Italian Cable Maker Prysmian Is on the Prowl for a U.S. Target
(Bloomberg) -- Italian cable maker Prysmian SpA is seeking an acquisition in the U.S., where President Joe Biden’s policies are expected to boost the renewable energy industry.
“I’d like to find a nice target to purchase in the U.S. at a reasonable price,” Chief Executive Officer Valerio Battista said in an interview Wednesday. “I can see much stronger growth there compared with Europe.”
He excluded going after rival Southwire Co LLC.
The Milan-based manufacturer has snapped up U.S. and Dutch competitors over the past decade to become the world’s largest maker of industrial cables. In addition to the potential for further dealmaking in North America, Battista also raised the possibility of opening a new factory there should growth take off.
In the U.S., Biden’s early moves have fed hopes of a boom in clean energy. He rejoined the Paris climate pact, yanked a permit for the Keystone XL pipeline and had his climate adviser, Gina McCarthy, commit to aggressively cutting carbon emissions.
Prysmian is counting on the unlocking of renewable projects in the U.S., notably a $3 billion wind farm off the coast of Massachusetts for which the company won a 250 million-euro contract to supply submarine cables two years ago.
The Vineyard Wind LLC venture, the nation’s first utility-scale offshore energy project, is leading a pack of developers seeking to build multi-billion dollar wind power projects along the U.S. East Coast, but has encountered permitting delays. Construction may start by the end of the year, Battista said.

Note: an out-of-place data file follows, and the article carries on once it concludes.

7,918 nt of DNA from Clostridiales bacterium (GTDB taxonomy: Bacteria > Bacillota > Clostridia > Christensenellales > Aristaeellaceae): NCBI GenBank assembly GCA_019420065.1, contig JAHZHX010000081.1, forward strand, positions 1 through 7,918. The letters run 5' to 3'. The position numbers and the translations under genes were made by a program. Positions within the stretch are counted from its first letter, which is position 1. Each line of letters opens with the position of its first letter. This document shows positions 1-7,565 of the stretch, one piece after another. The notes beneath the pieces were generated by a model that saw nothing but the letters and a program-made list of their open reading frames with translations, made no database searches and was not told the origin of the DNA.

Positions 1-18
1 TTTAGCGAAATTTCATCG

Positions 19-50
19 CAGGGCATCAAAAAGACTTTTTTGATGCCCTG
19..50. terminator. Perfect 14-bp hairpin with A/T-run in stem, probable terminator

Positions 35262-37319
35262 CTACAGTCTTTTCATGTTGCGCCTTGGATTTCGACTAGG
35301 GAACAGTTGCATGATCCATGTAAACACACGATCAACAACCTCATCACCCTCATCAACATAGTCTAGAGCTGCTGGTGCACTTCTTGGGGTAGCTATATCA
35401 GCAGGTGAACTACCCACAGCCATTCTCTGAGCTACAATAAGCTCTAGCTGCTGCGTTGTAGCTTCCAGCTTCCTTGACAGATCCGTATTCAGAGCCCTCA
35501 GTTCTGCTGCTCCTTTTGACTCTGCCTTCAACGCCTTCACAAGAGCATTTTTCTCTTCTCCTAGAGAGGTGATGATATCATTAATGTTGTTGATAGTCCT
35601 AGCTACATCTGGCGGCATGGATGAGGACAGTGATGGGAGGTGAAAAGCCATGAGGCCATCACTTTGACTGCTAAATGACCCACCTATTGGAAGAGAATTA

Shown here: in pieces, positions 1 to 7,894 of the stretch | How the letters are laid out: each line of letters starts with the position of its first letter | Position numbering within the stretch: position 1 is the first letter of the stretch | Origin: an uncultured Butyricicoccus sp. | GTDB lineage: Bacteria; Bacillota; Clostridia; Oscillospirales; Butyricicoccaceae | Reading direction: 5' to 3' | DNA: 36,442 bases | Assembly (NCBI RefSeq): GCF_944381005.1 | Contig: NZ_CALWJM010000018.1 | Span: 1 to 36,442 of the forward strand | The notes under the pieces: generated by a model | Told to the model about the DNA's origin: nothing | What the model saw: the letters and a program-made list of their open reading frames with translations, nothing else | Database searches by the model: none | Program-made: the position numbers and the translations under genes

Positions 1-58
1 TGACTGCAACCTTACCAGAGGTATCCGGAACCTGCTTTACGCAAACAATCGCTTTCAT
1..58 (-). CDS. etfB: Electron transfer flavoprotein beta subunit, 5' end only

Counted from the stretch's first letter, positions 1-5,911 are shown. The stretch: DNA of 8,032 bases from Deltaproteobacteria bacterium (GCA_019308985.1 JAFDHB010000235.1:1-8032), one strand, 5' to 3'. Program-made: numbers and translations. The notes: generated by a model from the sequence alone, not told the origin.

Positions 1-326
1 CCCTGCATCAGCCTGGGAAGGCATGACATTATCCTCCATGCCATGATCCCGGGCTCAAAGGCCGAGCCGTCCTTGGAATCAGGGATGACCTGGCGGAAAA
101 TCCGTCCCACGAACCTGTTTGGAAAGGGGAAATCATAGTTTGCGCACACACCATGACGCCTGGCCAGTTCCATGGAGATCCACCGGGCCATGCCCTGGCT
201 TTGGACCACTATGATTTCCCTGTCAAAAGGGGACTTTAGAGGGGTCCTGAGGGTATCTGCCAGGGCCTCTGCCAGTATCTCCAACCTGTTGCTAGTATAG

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Prysmian agreed to buy General Cable Corp. in 2017, a $3 billion deal that extended a wave of consolidation in the market. The Italian company had already reached No. 1 ranking after acquiring Dutch competitor Draka Holding NV in 2011 and currently employs roughly 30,000 people.
“We are very confident to reach the company’s guidance for 2020,” Battista said. He expects full-year 2020 revenue to drop as much as 15% compared with the previous year, while cost cuts of 100 million euros will help contain a fall in profit.
Prysmian’s board will be renewed at the annual meeting in April. The current directors presented its own slate of candidates that confirmed Battista, 64, in his role, according to a statement.
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